Red Dog Music | Oct 9, 2018 | 0
Which microphone is best for recording vocals?
The Aston Origin is a cardioid pattern large diaphragm condenser microphone. Since its release in 2015 it’s received rave reviews from almost everywhere. In some cases, big time engineers are even showing a preference for it over some of their most prized vintage mics.
The mic itself has both a built in stand mount, and a built in pop shield, removing the necessity to purchase either separately – a very cost effective solution. It’s a versatile mic, but particularly excels on guitar and vocals, and its capabilities far surpass what you might expect for the price.
The CAD GXL3000 is a budget friendly, multiple polar pattern condenser microphone. With cardioid, figure of 8 and omnidirectional to choose from, the GXL3000 is a versatile mic at a very reasonable price.
The microphone comes with a shock mount, as well as a protective carry case, and also features a hi pass filter switch, and an attenuator.
The STC20 pack from Sontronics is everything you need to get started recording vocals. The pack consists of the STC20 – a cardioid condenser microphone, a pop shield, shock mount, cable and protective case. This makes it a great, budget friendly choice for people wanting to start recording.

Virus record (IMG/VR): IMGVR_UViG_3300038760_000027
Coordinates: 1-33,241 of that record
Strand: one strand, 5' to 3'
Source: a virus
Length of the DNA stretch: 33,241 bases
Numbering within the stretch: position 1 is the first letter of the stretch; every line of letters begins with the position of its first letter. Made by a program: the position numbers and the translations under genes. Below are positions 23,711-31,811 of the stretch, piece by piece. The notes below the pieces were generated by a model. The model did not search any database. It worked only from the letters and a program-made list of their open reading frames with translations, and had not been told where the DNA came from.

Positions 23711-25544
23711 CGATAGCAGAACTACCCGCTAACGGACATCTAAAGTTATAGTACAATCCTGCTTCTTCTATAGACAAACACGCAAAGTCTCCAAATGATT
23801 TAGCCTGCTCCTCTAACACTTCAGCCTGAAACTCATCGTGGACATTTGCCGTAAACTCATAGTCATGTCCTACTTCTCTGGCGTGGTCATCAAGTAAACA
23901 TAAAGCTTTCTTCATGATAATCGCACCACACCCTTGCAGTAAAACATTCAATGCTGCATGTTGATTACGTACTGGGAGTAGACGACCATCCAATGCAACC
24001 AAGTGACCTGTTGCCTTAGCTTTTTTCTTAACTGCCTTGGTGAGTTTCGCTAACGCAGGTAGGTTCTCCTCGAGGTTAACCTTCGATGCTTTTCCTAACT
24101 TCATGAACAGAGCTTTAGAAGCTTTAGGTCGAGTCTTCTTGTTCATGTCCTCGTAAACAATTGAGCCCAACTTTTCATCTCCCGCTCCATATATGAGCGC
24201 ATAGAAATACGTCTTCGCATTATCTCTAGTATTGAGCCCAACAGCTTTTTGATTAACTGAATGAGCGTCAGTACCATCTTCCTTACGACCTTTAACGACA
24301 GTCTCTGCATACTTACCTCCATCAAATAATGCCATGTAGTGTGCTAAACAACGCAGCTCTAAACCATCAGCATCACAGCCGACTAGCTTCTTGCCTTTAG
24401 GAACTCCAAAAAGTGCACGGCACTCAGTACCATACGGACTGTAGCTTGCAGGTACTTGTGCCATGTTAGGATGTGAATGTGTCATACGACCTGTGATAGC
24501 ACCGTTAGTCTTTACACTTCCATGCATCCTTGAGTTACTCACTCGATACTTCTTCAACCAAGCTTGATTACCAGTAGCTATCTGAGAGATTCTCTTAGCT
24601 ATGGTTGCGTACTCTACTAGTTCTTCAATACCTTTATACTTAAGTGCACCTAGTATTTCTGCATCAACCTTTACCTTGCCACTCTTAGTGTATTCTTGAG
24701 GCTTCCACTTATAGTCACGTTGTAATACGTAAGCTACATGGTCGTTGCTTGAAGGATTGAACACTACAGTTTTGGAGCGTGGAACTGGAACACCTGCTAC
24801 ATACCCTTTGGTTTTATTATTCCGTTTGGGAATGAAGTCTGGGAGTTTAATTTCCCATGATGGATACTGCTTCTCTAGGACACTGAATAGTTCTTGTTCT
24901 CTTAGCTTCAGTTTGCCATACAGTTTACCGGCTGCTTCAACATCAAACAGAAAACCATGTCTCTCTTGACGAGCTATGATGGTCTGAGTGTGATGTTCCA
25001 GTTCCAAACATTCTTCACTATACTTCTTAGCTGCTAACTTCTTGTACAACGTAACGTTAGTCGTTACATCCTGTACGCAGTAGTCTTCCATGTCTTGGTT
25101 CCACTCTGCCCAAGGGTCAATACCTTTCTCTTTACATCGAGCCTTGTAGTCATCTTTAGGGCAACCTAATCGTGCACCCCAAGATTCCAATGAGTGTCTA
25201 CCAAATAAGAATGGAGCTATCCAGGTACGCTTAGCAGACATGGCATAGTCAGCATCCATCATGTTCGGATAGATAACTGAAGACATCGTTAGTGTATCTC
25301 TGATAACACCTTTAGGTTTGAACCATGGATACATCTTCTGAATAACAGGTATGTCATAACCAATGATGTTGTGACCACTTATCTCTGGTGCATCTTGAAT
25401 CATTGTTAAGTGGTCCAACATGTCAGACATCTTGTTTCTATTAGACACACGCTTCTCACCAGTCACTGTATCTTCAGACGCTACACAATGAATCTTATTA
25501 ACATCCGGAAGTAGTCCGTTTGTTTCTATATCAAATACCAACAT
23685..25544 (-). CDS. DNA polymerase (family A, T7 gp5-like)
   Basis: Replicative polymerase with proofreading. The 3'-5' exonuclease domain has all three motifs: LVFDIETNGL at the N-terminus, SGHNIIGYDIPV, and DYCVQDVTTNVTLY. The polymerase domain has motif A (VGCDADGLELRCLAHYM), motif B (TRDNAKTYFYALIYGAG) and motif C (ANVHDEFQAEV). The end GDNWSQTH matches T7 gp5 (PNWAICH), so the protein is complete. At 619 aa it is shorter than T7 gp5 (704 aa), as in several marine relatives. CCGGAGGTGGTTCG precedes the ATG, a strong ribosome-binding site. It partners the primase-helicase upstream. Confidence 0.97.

The STC20 contains the same capsule as the hugely successful STC-2, and delivers exceptional clarity – making it great for voiceover work as well as vocals.
The Sontronics Aria is a fantastic valve microphone, which was actually tested by PJ Harvey at Abbey Road Studios. It’s a single polar pattern cardioid condenser, and is defined by its silky smooth characteristics – incorporating Sontronics’ trademark high frequency roll off.
The Aria is a tremendously popular microphone, and it’s received a number of testimonials from producers like Paul Epworth, and Tim Brian, as well as engineers at Abbey Road, and PJ Harvey herself.
The Neumann U87 is perhaps the most famous vocal microphone of all time, and it’s been used on more records than you can shake a stick at. That’s why Warm Audio have decided to make their own version – taking inspiration from the classic mic, but making it much more affordable. It features the same circuitry as the original, but with some parts being swapped out for less costly alternatives.
The Warm WA87 has three polar patterns – cardioid, figure of 8 and omnidirectional. It comes shipped with a shock mount, hard mount and a wooden carry case. The microphone has received fantastic reviews, and has fared well in tests against a Neumann U87.
The Warm Audio WA87 is a fantastically versatile microphone, and looks just like a U87!